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I have a stand up paddle board (14'0") and I am looking for an easier way to pump it up. I found some cordless handheld inflators for tyres, which are rated at 120W and maximum pressure is 150psi. It can do just 25L/min.

Would this type of inflator be able to fill an SUP in under 8 minutes? (Since that is how long the battery lasts)

Or, are there other cordless, electric pumps used to inflate SUPs?

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    This would fall under off-topic product recommendation, but taking a rough estimate of 14' length, 3' width and 8" thickness, calculating the volume of the elliptic cylinder comes to over 560L. At 25L/min this would take over 20 minutes to inflate the SUP but that's not even bringing it to operating pressure, so I doubt it'll work. You'd be way better off purchasing a quality high-volume manual pump. You'd need a manual pump to finish off inflation anyway. – Gabriel C. Sep 12 at 20:18
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    Welcome to outdoors.SE. I edited the question so that it's more general and hopefully not just a product rec. – jhch Sep 12 at 20:50
  • @GabrielC. I was as well looking for one with external battery since sometimes the car is far away from the shore ;) But do you say that even with a specialized SUP pump I would still need hand pumping in the end? – Pepys Sep 14 at 8:44
  • @Pepys In my experience, all electric pumps were either not powerful enough or either overheated when pushed to operating pressure. But maybe I haven't used good quality ones. In any case, all the raft guides I frequent prefer manual pumps as the flow just doesn't compare and when you're inflating an 18' raft, no electric pump beats manual. It's almost an order of magnitude faster. – Gabriel C. Sep 16 at 2:11
  • Yes makes sense.. I checked some 'quality' ones as they say but they are in the range of about $100 :) I would rather use my manual one :D – Pepys Sep 17 at 8:25
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Inflatable SUPs of similar lengths to yours seem to have around 250-600L of volume, mostly on the lower end of that scale. @Separatix points out that 600L is "a real anomaly" in volume. (Source Source Source)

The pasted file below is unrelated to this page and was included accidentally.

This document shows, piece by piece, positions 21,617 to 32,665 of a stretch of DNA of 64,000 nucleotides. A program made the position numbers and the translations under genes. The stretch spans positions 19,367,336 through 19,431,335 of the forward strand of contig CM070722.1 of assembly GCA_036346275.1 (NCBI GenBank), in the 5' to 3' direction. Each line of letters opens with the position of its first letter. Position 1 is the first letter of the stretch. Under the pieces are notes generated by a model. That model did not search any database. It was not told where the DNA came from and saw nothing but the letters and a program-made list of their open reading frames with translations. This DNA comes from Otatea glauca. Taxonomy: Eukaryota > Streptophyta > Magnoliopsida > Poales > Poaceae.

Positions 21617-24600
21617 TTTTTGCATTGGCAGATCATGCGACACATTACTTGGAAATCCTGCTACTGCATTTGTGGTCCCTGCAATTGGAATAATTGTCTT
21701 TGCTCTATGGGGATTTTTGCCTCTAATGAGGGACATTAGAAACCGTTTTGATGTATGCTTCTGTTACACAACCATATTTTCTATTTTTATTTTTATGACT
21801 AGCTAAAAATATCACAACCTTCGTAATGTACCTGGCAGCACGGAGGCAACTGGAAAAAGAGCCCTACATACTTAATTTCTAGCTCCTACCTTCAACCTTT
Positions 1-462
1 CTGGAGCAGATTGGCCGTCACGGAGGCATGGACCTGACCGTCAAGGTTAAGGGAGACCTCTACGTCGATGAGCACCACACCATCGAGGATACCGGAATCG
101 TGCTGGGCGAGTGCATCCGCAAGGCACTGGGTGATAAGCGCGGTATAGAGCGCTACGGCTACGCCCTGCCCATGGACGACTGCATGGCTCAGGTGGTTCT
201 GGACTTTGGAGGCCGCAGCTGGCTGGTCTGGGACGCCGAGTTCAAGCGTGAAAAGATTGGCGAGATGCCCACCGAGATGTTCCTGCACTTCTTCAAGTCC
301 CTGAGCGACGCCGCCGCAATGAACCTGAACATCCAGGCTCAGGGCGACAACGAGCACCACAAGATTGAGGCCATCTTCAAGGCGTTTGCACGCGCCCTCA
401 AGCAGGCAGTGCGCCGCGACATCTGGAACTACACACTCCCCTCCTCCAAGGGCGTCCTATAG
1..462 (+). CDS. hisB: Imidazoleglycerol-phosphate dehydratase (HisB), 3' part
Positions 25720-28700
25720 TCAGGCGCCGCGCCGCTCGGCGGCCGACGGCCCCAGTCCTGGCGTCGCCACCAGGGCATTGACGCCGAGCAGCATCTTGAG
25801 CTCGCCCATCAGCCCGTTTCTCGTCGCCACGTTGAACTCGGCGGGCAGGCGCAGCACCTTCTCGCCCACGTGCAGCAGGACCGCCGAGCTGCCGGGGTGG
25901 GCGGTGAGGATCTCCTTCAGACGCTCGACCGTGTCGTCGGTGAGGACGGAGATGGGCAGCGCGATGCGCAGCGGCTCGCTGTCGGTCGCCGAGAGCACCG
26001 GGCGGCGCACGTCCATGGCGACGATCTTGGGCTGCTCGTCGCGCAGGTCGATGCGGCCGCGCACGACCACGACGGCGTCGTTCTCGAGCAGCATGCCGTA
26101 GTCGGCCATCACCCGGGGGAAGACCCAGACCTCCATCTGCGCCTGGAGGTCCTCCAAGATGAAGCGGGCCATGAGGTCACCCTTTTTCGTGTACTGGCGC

I would not suggest using a tire inflator, as these are meant for low volume, high pressure applications. You want to inflate your SUP to something like 20psi, not 150psi (a pressure which would almost certainly damage your SUP). In a pinch you could use one of these, as long as you check the pressure frequently to ensure you're not over-inflating, but it'll be slow.

Instead, consider something intended for SUPs (here or here are the first Google results). These will inflate much quicker than a tire pump, but won't inflate to much more than the required pressure.

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    That first high volume one is a real anomaly, most manufacturers pride themselves on how thin they are not how thick. – Separatrix Sep 13 at 10:14
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    150 PSI is the maximum possible pressure, not the only one. Car tyres are typically inflated to 30-35 PSI, and even for road bicycle tyres 150 PSI would usually be excessive. Of course I agree that it's better to use the right tool for the job, but there's no risk of damaging a board with a tyre inflator provided that the correct pressure is set. – Pont Sep 13 at 10:15
  • Good point, both of you. @Pont, I was picturing one of those older tire pumps with no ability to "set" pressure (you just check with a gauge every few seconds), in which case a careless or clueless person might overinflate. – jhch Sep 13 at 13:46
  • @JohnHughes That volume isn't an anomaly as many 14' inflatable paddle boards are meant for two paddlers. Those are usually 8". More streamlined "racing" SUPs are ~6". If they could make it thinner, they would, but it needs to be thicker than 10' boards for structural rigidity. Many of those 14' boards will be around 600L plus or minus. Check the table at the bottom for a comparison between 10' and 14' fill volumes. – Gabriel C. Sep 13 at 16:06
  • I have some doubt for that linked model, it seems to me it should be around 400L but I can't confirm. – Gabriel C. Sep 13 at 16:13

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